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Progressive indulgence

Colin and I returned from our Christmas and New Year celebrations in New Zealand to balmy, blue-skied Brisbane.  After a week of overcast-skies, wind, and four-days-straight-rain, there was a small part of us that relished the return to our new, tropical home.  Initially, the New Zealand dampness felt wonderfully luxurious: my curly hair sucked up the moisture, tightening and bouncing like a gollywog’s head; the edges of asthma that had plagued my lungs for months completely disappeared; while the green lushness of the landscape (and the occasional need for cardigans and cups of tea) simply and constantly wrapped us in memories, proclaiming that we were home.

On our return, we had three days to relax in Brisbane before we returned to work.  While I initially had vague plans of a road trip to Byron Bay, the intensity of the silly season festivities, multiple reunions, and even a wedding celebration, meant that we returned feeling sorely in need of weightless existence.  On day three of this vegetative state, I rallied, and embarked upon an entire day, virtually, of cooking and eating.

Progressive Dinner Parties were a novelty in my parents’ more youthful years. They involved car-loads of people descending on one house for nibbles, another house for entrees, yet another house for the main course, and so on in this fashion over the course of an evening.  While eschewing one key element of a Progressive Dinner (movement across space), I nonetheless created my own version of such events, utilising consumption over time.  I had had a conviction to cook and eat a three-course meal for weeks, but the thought of three courses in close succession, was simply too much to bear in the heat we were enjoying.  So, starting at 11am, and finishing at 5 at night, I cooked and we devoured a delicious three course meal.

The first task was dessert preparation. In fact, the initial impetus for this particular day occurred in November 2011 when I was struck by the desire to make Valli Little’s recipe for blueberry tarts featured in that month’s issue of delicious magazine.  A full two months before this event, I had purchased a set of eight small tart tins from a second-hand shop, and on seeing this recipe, I just knew that these tarts would mark the tins’ debut in my kitchen, and moreover, would crown a uniquely indulgent day in the near future.

After researching how to clean old metal tins, I proceeded to scour them with baking soda and hot water.  Once refreshed of their rusty-tinge, I buttered them, inserted circles of baking paper in their bottoms (Valli’s recipe called for loose-bottomed tins, so I wasn’t going to take any chances), folded shortcrust pastry gently into their depths, chilled them, lined them with more baking paper filled with rice, blind baked them for ten minutes, removed the rice and paper, and baked them for a final five minutes.  (One of) my idea(s) of a good time is kitchen-pottering, but after this two-hour period chained to the kitchen bench I cursed my folly, swearing never to bake tarts again.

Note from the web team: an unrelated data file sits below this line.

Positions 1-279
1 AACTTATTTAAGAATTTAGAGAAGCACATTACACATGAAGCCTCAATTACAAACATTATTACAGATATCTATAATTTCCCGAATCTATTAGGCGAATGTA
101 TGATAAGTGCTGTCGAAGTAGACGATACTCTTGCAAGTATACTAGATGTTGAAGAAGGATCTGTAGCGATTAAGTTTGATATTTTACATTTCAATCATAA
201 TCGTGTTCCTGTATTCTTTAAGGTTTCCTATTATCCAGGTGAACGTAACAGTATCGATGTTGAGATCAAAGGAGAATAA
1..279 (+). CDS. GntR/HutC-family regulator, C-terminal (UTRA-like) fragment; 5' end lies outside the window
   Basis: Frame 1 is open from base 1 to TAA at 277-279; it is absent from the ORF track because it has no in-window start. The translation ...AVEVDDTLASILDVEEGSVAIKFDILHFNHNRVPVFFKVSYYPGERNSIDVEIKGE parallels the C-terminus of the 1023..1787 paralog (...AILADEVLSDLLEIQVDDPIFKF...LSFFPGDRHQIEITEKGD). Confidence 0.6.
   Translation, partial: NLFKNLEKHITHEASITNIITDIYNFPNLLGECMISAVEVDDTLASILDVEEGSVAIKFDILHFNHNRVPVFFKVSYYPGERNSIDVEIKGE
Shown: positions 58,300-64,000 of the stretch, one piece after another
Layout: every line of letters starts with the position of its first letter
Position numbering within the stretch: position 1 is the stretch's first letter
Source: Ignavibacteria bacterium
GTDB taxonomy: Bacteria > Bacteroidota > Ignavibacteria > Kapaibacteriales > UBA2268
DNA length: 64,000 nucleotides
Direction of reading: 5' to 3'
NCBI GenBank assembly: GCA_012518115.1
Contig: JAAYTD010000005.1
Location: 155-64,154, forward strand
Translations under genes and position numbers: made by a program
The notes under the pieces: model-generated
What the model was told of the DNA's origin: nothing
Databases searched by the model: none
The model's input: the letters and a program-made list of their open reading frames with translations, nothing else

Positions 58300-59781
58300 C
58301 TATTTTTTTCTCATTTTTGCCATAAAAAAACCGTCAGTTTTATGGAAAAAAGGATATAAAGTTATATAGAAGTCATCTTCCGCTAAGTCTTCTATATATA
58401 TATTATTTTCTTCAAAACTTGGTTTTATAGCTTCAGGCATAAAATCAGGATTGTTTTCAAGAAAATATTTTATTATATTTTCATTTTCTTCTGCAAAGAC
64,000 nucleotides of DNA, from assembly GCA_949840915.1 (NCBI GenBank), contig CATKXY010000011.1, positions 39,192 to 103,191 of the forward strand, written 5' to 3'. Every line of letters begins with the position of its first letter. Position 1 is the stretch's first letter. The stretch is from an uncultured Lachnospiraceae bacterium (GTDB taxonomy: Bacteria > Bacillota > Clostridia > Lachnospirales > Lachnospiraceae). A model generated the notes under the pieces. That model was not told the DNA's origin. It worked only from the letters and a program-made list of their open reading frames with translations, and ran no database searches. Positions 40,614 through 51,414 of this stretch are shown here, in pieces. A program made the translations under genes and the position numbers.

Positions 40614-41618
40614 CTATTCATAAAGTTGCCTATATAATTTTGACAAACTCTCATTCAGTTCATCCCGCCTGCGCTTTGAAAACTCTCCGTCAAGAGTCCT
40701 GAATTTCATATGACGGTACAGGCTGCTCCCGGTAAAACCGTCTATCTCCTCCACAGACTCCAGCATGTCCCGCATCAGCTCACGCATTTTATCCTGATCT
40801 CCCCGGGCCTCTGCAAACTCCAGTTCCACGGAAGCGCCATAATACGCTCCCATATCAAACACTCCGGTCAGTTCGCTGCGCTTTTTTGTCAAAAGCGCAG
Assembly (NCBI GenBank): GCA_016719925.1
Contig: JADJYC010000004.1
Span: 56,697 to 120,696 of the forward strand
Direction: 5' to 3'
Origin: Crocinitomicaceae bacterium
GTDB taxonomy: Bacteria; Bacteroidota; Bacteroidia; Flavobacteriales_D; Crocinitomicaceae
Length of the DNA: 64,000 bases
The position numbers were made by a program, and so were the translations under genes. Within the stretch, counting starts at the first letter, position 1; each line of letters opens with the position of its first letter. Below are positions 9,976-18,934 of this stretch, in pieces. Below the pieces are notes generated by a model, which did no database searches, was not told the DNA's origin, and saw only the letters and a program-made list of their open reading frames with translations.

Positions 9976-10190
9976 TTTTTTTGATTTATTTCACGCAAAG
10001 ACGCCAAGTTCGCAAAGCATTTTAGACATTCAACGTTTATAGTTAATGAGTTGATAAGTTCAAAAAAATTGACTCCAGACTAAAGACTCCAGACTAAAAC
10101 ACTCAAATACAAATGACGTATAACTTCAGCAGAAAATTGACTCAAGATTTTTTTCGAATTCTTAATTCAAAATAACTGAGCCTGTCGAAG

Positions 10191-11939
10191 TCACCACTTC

While the tart cases were baking, I proceeded to make the cocktail for the event, which constituted the “entree” course of the meal (what?  Cocktails are carbohydrates (and hence a food group) aren’t they?).  This recipe for Pink Gin & Tonic made a delightful beverage that revived my vulnerable resolve.

Pink Gin and Tonic

delicious November 2011 issue

1 cup gin
1 cup cranberry juice
1 cup rose wine
1 cup tonic water
2 lemons, thinly sliced

Stir all ingredients together in a large bowl or jug. Ladle or pour into glasses.

This sunshine-in-a-glass was consumed gradually over the next hour or so as Colin and I watched an episode of Mad Men, which we were completely absorbed with at the time.  Suitably rested, I then tackled the main course, Jamie Oliver’s tasty dish of cream-and-mustard-sauced chicken; the recipe for which I had seen made on TV and later scribbled down from the cookbook that Amy had conveniently acquired. To accompany this, I steamed a bunch of silverbeet, requiring, as I usually do, the unadulterated irony-tang of simple green vegetables to offset the richer star of the show.  The heat of the day dictated that further additions to the plate be eschewed.

After a meaningful pause, the day’s purpose was once more taken up with vigour, focusing this time on the long-awaited tarts.  Mixing together equal quantities of whipped cream and yoghurt with a touch of honey, I filled the cases, then topped them with the fresh blueberry and vanilla sauce I had made earlier.  Yes, I admit, that the success of the pink cocktail meant that I had slightly over-cooked the pastry cases and more than slightly over-thickened the blueberry sauce.  While the tarts lacked some of the visual appeal of Valli’s version, they found their home in our stomachs without any issue whatsoever.  I took some wonderful photos of Colin’s besmeared face and pudding-drunk eyes that I am understandably forbidden to share, but filed away for my own satisfaction, they represent a fitting end to a holiday, and a good day’s work indeed.

(Just for the record, I didn’t really mean it when I said that I would never make a tart again.  I will, and next time I’ll even make my own shortcrust pastry…I just can’t help myself)

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